O’Donnell places Seton squarely in the context of the dynamic and risky years of the American and French Revolutions and their aftermath. Just as Seton’s dramatic life was studded with hardship, achievement, and grief so were the social, economic, political, and religious scenes of the Early American Republic in which she lived. O’Donnell provides the reader with a strong sense of this remarkable woman’s intelligence and compassion as she withstood her husband’s financial failures and untimely death, undertook a slow conversion to Catholicism, and struggled to reconcile her single-minded faith with her respect for others’ different choices. The fruit of her labors were the creation of a spirituality that embraced human connections as well as divine love and the American Sisters of Charity, part of an enduring global community with a specific apostolate for teaching.

The trove of correspondence, journals, reflections, and community records that O’Donnell weaves together throughout Elizabeth Seton provides deep insight into her life and her world. Each source enriches our understanding of women’s friendships and choices, illuminates the relationships within the often-opaque world of early religious communities, and upends conventional wisdom about the ways Americans of different faiths competed and collaborated during the nation’s earliest years. Through her close and sympathetic reading of Seton’s letters and journals, O’Donnell reveals Seton the person and shows us how, with both pride and humility, she came to understand her own importance as Mother Seton in the years before her death in 1821.

“Shakespeare and Early Modern Religion” (Lowenstein & Whitmore, eds.)

9781108733663I have always been puzzled by the way some of my Catholic colleagues in the academy strive to prove that William Shakespeare was a secret Catholic. All sorts of coded messages in his sonnets and plays are adduced; all manner of shadowy associates and networks offered by way of proof. I’m no Shakespeare scholar, but to me the evidence seems pretty shallow. Not that I think Shakespeare was a committed Protestant–and let me add, I have no particular church in this fight. It’s just that all these secret messages and clandestine networks can’t overcome, for me, the indifference about religion that I see in his plays. Shakespeare seems detached about pretty much everything, including religion. (I know, I know, that’s just how a secret Catholic would present himself in Elizabethan and Jacobean England). Shakespeare seems to understand Christianity in broad, cultural terms and to take from it only one thing: the virtue of forgiveness. More than that, it seems to me, it isn’t really possible to say.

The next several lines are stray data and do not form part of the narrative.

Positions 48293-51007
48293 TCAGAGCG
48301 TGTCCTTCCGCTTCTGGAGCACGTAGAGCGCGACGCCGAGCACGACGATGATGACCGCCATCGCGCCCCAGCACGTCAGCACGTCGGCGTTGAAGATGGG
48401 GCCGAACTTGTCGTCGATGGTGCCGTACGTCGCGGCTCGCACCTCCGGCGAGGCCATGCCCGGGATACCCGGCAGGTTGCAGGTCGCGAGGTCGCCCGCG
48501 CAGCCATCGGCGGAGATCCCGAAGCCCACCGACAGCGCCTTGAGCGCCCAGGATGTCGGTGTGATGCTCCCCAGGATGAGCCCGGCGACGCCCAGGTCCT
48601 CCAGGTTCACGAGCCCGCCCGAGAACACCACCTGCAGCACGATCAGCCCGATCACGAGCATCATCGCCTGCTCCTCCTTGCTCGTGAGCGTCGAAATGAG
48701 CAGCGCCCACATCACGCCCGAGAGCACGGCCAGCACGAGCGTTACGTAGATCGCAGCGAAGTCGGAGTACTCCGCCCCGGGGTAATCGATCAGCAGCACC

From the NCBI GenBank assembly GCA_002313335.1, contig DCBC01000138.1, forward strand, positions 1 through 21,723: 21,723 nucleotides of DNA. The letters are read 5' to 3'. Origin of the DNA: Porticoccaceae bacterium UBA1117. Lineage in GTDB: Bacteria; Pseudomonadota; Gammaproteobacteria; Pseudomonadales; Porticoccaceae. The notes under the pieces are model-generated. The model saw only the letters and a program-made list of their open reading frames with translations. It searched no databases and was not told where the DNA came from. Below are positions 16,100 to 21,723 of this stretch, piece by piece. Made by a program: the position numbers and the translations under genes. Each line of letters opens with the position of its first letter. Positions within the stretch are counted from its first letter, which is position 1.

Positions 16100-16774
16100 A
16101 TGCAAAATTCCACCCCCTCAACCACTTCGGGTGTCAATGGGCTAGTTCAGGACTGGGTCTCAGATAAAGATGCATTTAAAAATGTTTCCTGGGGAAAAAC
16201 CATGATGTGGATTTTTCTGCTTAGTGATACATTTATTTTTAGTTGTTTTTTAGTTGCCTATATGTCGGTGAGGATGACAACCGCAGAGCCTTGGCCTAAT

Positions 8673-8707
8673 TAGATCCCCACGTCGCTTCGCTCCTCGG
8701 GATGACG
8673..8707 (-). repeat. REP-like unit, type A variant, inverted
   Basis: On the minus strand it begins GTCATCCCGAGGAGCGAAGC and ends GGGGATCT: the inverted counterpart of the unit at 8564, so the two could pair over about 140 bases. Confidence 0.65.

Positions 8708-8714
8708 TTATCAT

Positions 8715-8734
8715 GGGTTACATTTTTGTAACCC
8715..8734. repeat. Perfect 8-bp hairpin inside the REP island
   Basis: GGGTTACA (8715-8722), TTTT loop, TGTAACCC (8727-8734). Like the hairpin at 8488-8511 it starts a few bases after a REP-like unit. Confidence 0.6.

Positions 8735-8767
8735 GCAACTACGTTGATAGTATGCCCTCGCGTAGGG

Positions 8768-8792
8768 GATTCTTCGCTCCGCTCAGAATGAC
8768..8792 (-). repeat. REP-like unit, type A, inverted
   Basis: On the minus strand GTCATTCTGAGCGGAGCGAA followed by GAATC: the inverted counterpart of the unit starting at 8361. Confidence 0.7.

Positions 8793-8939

These matters are perhaps discussed in a new collection from Cambridge, Shakespeare and Early Modern Religion. The editors are David Lowenstein (University of Wisconsin, Madison) and Michael Whitmore (Folger Shakespeare Library). The publisher’s description follows:

Written by an international team of literary scholars and historians, this collaborative volume illuminates the diversity of early modern religious beliefs and practices in Shakespeare’s England, and considers how religious culture is imaginatively reanimated in Shakespeare’s plays. Fourteen new essays explore the creative ways Shakespeare engaged with the multifaceted dimensions of Protestantism, Catholicism, non-Christian religions including Judaism and Islam, and secular perspectives, considering plays such as Hamlet, Julius Caesar, King John, King Lear, Macbeth, Measure for Measure, A Midsummer Night’s Dream and The Winter’s Tale. The collection is of great interest to readers of Shakespeare studies, early modern literature, religious studies, and early modern history.

  • Offers interdisciplinary perspectives on Shakespeare and early modern religion from both literary scholars and historians, appealing to a broad range of readers.
  • Illuminates the ways in which Shakespeare’s plays represent a wide variety of religious beliefs and practices, also revealing a dynamic interaction between religious and secular issues in the plays
  • Connects religious issues in Shakespeare’s plays with political and national ones, illuminating religious belief, politics and national identity in early modern England.